Two Myanmar labor rights groups looking after migrant workers said Myanmar authorities had blocked them from operating in Thailand because they had criticized recruitment practices as “legal human trafficking”.
Up to 3 million people from Myanmar are working in neighboring Thailand, many doing menial jobs, and contributing a significant portion to total remittances that amount to 5 percent of gross domestic product, according to a World Bank estimate.
The two groups, Aid Alliance Committee for Myanmar Workers (AAC) and Myanmar Association in Thailand (MAT), need permission from their government to operate.
But the groups said permission had been revoked after they called in a news conference last week for their government to crack down on Myanmar employment agencies, whose practices they said led to the mistreatment and even imprisonment of workers.
“The embassy revoked the license it issued to us,” Ye Min of the AAC told Reuters late on Tuesday.
“We’ve decided to stop operations since we can’t do anything without a license,” Ye Min said, adding the AAC believed the embassy action was in response to their criticism at last week’s news conference.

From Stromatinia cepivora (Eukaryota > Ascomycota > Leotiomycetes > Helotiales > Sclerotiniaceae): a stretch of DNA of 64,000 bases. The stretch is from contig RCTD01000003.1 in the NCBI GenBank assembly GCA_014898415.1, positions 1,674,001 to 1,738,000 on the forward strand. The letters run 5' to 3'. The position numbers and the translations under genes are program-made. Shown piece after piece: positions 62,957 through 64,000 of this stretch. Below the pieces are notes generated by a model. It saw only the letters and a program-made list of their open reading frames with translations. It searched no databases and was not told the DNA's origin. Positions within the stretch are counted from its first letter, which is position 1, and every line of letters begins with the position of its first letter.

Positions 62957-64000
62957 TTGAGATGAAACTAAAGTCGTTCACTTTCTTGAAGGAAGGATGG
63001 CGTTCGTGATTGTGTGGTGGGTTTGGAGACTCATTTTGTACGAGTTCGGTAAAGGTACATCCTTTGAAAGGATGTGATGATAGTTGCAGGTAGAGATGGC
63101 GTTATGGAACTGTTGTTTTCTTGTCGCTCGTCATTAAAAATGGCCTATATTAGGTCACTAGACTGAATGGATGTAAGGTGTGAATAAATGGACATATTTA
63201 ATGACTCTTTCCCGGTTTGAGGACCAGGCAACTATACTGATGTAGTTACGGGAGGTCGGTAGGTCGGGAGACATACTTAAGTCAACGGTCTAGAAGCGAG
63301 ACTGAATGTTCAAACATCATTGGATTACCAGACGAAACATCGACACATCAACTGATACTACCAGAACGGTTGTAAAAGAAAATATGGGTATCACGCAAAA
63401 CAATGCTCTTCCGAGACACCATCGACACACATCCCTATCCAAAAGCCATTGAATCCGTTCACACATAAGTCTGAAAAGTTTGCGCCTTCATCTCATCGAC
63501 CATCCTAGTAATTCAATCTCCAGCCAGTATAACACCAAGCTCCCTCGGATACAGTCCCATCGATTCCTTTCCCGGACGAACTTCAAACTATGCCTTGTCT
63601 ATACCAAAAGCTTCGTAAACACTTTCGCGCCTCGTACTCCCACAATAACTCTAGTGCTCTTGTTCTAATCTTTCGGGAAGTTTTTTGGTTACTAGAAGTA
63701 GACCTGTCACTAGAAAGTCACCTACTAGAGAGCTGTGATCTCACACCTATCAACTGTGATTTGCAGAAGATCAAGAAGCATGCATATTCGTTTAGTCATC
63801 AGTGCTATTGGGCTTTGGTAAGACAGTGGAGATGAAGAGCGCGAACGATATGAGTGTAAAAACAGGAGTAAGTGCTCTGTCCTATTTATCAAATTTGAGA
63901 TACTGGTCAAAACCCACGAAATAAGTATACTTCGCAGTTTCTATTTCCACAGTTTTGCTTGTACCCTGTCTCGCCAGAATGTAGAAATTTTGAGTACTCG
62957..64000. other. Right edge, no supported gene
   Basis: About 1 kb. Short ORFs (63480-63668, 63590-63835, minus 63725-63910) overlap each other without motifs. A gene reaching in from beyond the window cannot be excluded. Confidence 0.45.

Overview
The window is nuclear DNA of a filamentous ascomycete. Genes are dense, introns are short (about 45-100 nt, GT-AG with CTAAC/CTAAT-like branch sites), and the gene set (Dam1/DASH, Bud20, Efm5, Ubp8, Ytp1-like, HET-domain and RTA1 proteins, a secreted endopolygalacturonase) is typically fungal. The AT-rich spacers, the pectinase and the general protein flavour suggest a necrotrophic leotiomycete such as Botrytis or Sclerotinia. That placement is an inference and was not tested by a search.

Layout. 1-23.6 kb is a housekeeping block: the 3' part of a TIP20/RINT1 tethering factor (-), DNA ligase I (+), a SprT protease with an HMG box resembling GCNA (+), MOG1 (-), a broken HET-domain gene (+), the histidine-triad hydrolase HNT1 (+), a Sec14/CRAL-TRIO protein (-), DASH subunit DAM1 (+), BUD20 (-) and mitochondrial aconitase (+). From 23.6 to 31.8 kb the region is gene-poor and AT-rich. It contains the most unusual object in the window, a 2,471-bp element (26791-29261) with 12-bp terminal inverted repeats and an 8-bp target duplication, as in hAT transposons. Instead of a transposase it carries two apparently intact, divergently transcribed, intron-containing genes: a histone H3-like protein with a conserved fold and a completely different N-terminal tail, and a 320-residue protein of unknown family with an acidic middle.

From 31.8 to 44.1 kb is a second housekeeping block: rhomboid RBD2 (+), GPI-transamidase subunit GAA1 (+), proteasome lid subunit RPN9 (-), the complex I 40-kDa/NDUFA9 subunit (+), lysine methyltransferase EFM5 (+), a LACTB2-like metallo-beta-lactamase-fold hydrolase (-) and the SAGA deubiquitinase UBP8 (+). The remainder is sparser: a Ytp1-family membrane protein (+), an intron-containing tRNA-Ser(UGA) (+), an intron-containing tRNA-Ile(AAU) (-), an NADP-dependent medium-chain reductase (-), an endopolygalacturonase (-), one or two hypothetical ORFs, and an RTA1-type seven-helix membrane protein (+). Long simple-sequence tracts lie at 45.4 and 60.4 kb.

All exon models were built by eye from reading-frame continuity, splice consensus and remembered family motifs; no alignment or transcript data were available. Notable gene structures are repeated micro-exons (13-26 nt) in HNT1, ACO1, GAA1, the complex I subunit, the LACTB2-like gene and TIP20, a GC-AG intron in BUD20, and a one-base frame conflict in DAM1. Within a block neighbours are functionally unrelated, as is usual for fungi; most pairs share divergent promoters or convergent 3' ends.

The embassy did not respond to requests for comment but the permanent secretary at the foreign ministry, Aung Lynn, denied that the embassy in Bangkok has anything to do with the affair.
He blamed the problem on infighting among activists and denied that their licenses had been revoked.
Last week, the labor groups criticized arrangements for workers and called on the government led by democracy champion Aung San Suu Kyi, who met migrant workers in Thailand on a visit there in June, to overhaul the system.
“Only corrupt Myanmar officials and dishonest job agencies close to them are benefiting from existing policy and practices,” Kyaw Thaung of the MAT told the news conference.
The MAT likened the system to “legal human trafficking”.
Officials at the Myanmar Labour Ministry, which oversees arrangements for migrant workers, were not available for comment.
Kyaw Thaung said that after the news conference, police told him an organization of employment agencies sending workers abroad had filed a defamation case against him.
“I feel intimidated because of our open criticism of the malpractice and corruption by officials and job agents,” he said.
Kyaw Zaw, general secretary of the Myanmar Overseas Employment Agencies Federation confirmed it had reported Kyaw Thaung to the police.
Suu Kyi’s National League for Democracy (NLD) party is drafting a law giving more legal protection to overseas workers, said Myo Zaw Aung, an NLD lawmaker.